- For example, Thais revere their royal family. Even social malcontents who ignore legal and community standards refuse to tolerate a faintly implied slight on the Thai monarchy.
- Outward expressions of anger are regarded as crude and boorish. The visitor who remains calm and smiles appreciatively will find all sorts of doors open to him.
-Visitors should dress neatly in all religious shrines. They should never go shirtless, or in shorts, hot pants or other unsuitable attire.
- Shoes should be removed when entering private Thai homes; chapels where Buddhist images are kept; and any of the Islamic community's mosques.
- Each Buddha image, large or small, ruined or not, is regarded as being a sacred object. Never climb onto one to take a photograph or do anything that might show lack of respect.
- Public displays of affection between men and women are frowned upon. Westernised Thai couples may hold hands but that's as far as it goes in polite society.
- It is considered rude to point your foot a person or object.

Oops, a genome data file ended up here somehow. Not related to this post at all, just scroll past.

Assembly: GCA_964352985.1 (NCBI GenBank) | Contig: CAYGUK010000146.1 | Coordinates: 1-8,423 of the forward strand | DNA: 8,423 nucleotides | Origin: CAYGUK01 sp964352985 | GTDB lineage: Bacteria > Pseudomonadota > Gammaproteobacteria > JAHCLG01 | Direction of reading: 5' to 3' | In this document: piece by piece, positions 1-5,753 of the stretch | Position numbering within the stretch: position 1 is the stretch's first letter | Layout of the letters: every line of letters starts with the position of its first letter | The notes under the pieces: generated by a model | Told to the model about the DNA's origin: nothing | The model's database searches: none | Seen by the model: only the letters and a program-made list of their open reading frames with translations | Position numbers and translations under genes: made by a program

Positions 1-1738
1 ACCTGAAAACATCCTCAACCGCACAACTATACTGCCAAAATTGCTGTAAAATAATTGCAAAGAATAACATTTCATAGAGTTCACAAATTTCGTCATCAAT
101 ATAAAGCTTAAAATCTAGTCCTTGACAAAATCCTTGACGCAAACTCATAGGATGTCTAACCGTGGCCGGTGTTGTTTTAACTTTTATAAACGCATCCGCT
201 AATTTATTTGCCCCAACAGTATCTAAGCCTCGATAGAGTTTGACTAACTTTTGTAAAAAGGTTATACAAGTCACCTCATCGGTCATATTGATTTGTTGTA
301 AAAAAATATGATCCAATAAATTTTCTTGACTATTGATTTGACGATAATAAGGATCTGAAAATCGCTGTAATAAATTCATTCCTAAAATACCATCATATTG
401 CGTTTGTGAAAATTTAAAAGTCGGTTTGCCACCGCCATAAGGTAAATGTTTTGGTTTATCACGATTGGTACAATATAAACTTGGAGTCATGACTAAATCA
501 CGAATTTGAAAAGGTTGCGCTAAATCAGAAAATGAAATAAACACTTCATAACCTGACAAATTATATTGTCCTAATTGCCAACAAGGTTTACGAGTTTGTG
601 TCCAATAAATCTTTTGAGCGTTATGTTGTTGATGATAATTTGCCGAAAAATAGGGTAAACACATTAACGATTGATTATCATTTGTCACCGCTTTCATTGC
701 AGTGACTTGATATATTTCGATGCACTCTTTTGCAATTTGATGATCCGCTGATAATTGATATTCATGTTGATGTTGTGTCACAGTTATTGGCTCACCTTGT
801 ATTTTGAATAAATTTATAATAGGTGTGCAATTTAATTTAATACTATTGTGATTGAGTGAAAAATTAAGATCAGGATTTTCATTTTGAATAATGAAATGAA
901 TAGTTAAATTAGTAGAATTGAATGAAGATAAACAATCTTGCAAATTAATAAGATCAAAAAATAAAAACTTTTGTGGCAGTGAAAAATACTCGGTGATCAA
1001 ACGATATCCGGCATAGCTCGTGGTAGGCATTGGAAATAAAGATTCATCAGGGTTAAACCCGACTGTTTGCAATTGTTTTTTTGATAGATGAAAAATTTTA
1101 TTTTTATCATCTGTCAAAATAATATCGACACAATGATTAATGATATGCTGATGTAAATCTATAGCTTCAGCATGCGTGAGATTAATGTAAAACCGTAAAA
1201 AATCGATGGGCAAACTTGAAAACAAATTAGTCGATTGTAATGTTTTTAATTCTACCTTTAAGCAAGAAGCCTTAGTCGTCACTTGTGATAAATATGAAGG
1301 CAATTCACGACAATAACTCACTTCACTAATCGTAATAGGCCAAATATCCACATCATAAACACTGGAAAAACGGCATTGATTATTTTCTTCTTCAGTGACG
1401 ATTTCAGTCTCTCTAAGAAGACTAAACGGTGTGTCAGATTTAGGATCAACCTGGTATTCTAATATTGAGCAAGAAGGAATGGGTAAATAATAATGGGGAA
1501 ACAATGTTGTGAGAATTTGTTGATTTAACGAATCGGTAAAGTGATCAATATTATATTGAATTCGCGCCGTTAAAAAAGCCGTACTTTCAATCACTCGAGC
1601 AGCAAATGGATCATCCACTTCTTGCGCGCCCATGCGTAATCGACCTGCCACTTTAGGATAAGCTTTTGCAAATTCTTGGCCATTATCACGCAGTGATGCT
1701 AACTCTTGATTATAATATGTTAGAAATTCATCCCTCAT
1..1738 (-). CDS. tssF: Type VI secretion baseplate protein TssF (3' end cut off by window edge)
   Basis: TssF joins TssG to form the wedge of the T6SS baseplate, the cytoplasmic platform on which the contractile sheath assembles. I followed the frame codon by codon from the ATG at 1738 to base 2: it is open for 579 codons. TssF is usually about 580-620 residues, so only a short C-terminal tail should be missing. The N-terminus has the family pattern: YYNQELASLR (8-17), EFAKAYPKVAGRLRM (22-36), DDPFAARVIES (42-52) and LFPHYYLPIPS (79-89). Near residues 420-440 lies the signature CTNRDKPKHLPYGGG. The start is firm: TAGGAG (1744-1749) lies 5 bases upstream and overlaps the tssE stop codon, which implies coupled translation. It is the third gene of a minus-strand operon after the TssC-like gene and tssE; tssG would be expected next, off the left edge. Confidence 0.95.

-Thais regard the head as the highest part of the body, both literally and figuratively. Therefore, they do not appreciate anyone patting them there, even as a friendly gesture.
In 1982, the Tourist Police was set up to coordinate with the Tourism Authority of Thailand in providing safety for tourists. Its responsibilities are receiving and acknowledging claims and complaints-, to conduct investigations and acting as co-ordinator of tourist security protection. At present, some 500 tourist policemen are stationed in major tourist areas such as the Grand Palace, Pat Pong and Lumphini Park.
Bi-lingual Tourist Police are attached to Tourism Authority of Thailand offices in Bangkok, Phra Nakhon Si Ayutthaya, Pattaya, Kanchanaburi, Nakhon Batchasima, Udon Thani, Khon Kaen, Chiang Mai, Chiang Rai, Mae Hong Son, Phitsanulok, Nakhon Sawan, Surat Thani, Phuket and Songkhla to provide speedy assistance to visitors.
In case of emergency, contact the Tourist Police Centre, Unicohouse Building, Soi Lang Suan, Phloen Chit Bd., Bangkok Tel: 6521721-6
All tourism destinations and provincial capitals have hospitals and clinics staffed by well-trained doctors and nurses. In case of emergencies, ambulances can be summoned from any private hospital.